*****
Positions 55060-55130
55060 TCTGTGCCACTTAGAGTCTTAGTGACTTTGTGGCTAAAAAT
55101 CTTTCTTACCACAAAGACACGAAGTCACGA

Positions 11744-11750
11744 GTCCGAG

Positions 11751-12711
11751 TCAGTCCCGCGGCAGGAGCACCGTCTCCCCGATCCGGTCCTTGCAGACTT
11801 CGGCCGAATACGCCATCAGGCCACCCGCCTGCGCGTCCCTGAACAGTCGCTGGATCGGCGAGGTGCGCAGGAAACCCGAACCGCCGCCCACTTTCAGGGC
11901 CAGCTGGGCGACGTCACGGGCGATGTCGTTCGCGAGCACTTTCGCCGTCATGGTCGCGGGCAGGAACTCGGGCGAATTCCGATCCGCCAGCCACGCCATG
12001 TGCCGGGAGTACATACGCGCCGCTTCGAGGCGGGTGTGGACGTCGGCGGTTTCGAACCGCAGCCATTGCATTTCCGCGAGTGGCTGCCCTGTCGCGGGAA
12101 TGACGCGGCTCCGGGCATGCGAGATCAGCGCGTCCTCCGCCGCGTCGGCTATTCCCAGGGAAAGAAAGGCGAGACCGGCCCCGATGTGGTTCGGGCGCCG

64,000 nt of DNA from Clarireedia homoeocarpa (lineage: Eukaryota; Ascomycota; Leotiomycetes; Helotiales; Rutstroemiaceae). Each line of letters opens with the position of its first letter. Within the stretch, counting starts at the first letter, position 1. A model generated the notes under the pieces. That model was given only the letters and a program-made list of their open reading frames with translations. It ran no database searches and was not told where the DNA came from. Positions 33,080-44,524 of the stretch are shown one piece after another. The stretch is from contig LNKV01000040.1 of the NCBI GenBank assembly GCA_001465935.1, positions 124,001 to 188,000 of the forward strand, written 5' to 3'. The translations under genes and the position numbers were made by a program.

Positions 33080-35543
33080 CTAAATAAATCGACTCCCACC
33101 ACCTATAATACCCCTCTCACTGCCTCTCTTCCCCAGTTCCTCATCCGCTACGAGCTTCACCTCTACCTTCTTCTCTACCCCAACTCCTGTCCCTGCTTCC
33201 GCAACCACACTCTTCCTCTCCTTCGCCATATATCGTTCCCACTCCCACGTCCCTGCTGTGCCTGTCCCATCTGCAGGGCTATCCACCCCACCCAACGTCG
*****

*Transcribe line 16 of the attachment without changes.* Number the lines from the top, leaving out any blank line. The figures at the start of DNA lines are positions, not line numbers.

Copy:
33201 GCAACCACACTCTTCCTCTCCTTCGCCATATATCGTTCCCACTCCCACGTCCCTGCTGTGCCTGTCCCATCTGCAGGGCTATCCACCCCACCCAACGTCG